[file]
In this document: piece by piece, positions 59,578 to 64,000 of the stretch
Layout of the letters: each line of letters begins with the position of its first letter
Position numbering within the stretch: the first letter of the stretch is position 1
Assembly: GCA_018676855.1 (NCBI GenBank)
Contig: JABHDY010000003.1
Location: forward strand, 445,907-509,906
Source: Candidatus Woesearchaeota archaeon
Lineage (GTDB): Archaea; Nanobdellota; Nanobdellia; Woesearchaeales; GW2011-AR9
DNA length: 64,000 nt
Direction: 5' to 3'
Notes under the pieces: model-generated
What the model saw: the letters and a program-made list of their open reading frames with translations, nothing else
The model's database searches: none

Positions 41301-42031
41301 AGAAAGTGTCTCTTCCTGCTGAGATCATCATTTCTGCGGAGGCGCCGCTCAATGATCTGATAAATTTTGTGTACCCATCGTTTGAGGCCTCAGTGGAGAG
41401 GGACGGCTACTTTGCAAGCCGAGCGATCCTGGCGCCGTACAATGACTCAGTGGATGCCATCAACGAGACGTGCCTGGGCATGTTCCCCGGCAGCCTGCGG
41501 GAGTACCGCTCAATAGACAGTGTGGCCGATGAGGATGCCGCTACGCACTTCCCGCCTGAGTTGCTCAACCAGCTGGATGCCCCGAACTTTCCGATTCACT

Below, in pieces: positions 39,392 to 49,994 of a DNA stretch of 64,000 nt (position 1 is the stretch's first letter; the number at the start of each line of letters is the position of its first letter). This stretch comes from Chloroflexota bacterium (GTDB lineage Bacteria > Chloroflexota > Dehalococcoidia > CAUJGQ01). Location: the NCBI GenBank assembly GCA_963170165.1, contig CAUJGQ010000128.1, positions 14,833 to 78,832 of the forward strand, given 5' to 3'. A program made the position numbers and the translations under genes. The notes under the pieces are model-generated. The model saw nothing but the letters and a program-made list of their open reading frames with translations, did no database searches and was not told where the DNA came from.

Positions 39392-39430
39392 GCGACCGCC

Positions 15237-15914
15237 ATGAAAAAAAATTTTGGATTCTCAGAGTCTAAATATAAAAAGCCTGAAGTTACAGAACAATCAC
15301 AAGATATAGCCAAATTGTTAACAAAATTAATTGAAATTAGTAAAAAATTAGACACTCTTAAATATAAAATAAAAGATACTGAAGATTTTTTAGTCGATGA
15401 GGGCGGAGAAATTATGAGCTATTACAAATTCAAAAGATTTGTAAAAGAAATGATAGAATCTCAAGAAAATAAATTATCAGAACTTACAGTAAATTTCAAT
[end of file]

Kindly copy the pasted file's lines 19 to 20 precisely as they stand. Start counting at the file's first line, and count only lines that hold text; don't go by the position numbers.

Positions 39392-39430
39392 GCGACCGCC